August 14, 2007

Green Bathroom

At 2 Out Of Three our desire for aesthetically pleasing and functional design extends outside our television screens and computer monitors and into the world around us. More specifically it extends into the building that surrounds us as our San Francisco studio recently went through a bathroom remodel. Built in 1909 our studio contains high ceilings, original hardwood floors, period molding as well as other classic elements that make San Francisco apartments unique. Our goal in the bathroom remodel was to maintain the classic look of the apartment while bringing it up to date using as many “green” and sustainable materials as possible.

The process of remodeling an apartment was surprisingly similar to the creative process we go through to build a new web site. We begin by defining our goals, then proceeded to creating a plan (architectural drawings), moved into development (demo and then construction phase) and finally into the polish and QA (paint and other touch up items). After three months, allot of dust, yelling and screaming (mainly by me), and a few sleepless nights we met our goal of a newly remodeled green bathroom.

So, what makes this bathroom “Green”? Well, it does not have a certification from the US Green Building Council but it does have a number of green features:

Ultra Touch Recycled Denim Insulation
Between our walls we put insulation made out of thousands of little denim scraps. It’s a very ingenious product that reduces the amount of waste going into our landfills and is a less toxic than traditional insulation.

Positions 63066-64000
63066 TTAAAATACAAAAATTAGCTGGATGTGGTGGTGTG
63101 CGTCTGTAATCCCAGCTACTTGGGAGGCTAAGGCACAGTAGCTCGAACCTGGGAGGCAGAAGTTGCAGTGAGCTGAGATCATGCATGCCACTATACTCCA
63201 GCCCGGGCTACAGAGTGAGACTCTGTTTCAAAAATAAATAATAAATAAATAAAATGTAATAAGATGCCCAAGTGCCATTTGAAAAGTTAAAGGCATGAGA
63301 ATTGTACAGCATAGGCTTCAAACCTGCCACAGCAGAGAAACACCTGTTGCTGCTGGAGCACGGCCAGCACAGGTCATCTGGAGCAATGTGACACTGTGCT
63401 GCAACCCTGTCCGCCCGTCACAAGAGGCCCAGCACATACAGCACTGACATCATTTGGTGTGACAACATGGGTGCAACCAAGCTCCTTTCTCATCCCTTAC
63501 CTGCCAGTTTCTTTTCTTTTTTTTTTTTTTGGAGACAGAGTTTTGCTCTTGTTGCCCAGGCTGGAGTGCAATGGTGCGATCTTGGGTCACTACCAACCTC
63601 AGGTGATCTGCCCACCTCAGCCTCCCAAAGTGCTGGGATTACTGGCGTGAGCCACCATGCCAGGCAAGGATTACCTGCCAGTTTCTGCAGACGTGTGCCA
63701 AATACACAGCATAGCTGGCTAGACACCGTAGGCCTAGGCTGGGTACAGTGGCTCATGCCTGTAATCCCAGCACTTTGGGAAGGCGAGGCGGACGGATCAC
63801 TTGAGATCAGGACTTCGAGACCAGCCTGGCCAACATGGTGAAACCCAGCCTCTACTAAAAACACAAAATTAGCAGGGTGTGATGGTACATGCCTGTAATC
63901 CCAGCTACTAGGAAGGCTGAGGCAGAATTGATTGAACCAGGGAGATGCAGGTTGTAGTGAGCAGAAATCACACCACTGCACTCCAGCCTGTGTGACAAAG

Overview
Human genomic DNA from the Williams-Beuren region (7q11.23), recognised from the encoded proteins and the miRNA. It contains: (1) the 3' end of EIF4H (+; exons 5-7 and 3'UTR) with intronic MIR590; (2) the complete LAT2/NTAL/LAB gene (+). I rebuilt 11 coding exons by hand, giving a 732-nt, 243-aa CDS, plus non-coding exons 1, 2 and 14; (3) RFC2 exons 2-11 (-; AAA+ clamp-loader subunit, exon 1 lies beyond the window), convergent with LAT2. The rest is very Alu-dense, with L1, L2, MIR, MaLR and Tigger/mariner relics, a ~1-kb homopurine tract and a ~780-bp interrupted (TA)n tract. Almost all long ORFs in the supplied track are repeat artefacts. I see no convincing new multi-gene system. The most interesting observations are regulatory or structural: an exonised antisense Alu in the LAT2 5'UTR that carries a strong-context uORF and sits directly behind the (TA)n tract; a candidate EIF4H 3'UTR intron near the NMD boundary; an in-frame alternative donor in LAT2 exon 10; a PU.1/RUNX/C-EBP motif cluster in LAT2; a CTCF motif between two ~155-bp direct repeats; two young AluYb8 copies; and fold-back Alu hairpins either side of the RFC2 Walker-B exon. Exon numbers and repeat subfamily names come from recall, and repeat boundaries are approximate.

Custom Built Vanity Mirror and Cabinets using FCS wood and non-VOC stain
The bathroom vanity mirror and cabinet were custom built by Eco Home Improvement over in Berkeley. They used FCS wood, which is harvested from a sustainable, maintained forest and then stained using non toxic products

Non VOC paint and primer throughout the interior
We headed back to Eco Home Improvement to pick up American Pride’s non-VOC paint from their paint bar.

Remnant Granite counter top
I know granite is not an very environmentally friendly material but we did scavenge this piece from excess inventory at True Stone.

Low Flow Toilet
Low flow toilets reduce the amount of water used for each flush from 5 gallons to 1.6 gallons.

Compact Fluorescent Light bulbs
They last longer, use less energy, and reduce you’re energy bill. What’s not to like?

Take a look at the pictures. I’ll see if I can get some more shots up shortly….

Green Bathroom: Vanity Counter Top, Raised Bowl Sink, faucet in the walls

Green Bathroom: Repainted claw foot tub, tile floor, frameless glass shower doors

Green Bathroom: Vanity Mirror made of FCD wood, Low Flow Toilet

If you’re in the neighborhood come on by and check out the new bathroom we’d love to give you a tour.